Financial Analysis of Pruning Douglas-Fir and Ponderosa Pine in the Pacific Northwest
Abstract:Recent lumber recovery studies of pruned and unpruned Douglas-fir (Pseudotsuga menziesii var. menziesii) and ponderosa pine (Pinus ponderosa var. ponderosa) were incorporated into computer software using lumber grade prices, growth and yield data, the cost of pruning, and interest rates to determine the expected financial return from pruning. Financial analyses showed that the cost of pruning at which the investment would yield an expected 4% real rate of return was positive on sites where individual tree growth is fairly high, pruning is done as early as biologically possible given limitations on crown removal, and the harvest is 30 to 70 yr after pruning. The better situations in Douglas-fir showed a breakeven cost of up to $21/tree and an internal rate of return exceeding 9%. The better situations in ponderosa pine showed a breakeven cost of up to $11/tree and an internal rate of return of 7%. West. J. Appl. For. 10(1):58-61.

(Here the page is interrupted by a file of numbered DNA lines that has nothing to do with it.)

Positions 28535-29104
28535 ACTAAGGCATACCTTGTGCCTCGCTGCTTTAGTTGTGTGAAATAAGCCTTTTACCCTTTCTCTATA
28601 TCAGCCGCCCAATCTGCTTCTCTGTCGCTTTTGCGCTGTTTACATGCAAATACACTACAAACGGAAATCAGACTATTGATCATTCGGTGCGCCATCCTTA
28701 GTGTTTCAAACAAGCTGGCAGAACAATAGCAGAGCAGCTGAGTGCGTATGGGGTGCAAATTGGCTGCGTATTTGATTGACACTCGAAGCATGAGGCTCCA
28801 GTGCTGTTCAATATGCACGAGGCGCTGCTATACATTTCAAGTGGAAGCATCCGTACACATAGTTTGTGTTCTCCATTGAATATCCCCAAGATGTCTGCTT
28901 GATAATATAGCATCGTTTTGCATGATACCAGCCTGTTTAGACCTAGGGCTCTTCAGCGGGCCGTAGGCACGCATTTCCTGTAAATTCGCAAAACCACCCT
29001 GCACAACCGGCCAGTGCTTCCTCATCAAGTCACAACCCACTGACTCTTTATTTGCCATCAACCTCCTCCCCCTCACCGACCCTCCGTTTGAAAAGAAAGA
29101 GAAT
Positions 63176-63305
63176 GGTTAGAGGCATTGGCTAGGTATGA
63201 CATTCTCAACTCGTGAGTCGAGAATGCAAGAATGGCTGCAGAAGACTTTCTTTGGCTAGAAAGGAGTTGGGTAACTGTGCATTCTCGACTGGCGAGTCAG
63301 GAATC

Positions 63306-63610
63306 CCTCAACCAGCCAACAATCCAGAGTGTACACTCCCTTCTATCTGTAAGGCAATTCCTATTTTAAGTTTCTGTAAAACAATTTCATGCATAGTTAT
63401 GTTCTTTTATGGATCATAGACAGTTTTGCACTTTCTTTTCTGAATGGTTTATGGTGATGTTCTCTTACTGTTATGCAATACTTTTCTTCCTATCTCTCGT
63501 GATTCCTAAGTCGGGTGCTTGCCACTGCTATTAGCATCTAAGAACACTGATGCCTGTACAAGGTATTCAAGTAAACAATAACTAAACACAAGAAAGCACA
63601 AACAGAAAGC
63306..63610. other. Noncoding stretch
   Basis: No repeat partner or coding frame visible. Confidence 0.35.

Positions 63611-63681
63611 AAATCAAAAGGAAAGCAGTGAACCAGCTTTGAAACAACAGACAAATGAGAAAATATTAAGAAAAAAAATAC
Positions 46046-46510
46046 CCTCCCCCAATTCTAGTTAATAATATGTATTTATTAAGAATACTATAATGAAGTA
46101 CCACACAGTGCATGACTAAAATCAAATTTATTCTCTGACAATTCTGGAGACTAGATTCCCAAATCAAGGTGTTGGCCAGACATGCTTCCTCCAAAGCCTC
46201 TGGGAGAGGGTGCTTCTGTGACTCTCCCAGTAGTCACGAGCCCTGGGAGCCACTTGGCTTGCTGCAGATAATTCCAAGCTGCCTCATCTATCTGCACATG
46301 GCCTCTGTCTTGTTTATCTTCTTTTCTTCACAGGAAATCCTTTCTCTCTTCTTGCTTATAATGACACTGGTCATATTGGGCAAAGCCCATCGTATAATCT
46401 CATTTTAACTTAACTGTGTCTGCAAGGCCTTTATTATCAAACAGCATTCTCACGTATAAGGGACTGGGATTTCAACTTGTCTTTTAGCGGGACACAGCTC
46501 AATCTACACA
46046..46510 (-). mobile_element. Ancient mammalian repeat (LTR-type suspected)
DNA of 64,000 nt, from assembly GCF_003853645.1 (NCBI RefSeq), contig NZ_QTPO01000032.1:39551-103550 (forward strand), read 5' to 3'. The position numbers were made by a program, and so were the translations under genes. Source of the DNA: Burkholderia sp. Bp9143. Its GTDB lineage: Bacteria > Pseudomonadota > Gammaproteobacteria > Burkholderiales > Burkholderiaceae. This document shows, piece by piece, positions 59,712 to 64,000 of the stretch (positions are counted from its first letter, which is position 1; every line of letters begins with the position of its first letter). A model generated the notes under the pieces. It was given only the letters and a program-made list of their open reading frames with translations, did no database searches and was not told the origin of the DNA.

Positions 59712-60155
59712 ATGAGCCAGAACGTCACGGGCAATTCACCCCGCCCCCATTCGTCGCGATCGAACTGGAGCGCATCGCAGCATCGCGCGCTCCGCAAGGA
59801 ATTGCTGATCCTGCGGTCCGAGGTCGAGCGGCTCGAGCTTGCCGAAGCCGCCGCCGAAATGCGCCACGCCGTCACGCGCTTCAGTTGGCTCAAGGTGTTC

Document Type: Journal Article
Affiliations: USDA Forest Service, Pacific Northwest Research Station, Portland, OR 97208
Publication date: April 1, 1993
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- Each regional journal of applied forestry focuses on research, practice, and techniques targeted to foresters and allied professionals in specific regions of the United States and Canada. The Western Journal of Applied Forestry covers the western United States, including Alaska, and western Canada; WJAF will also consider manuscripts reporting research in northern Mexico that has potential application in the southwestern United States.
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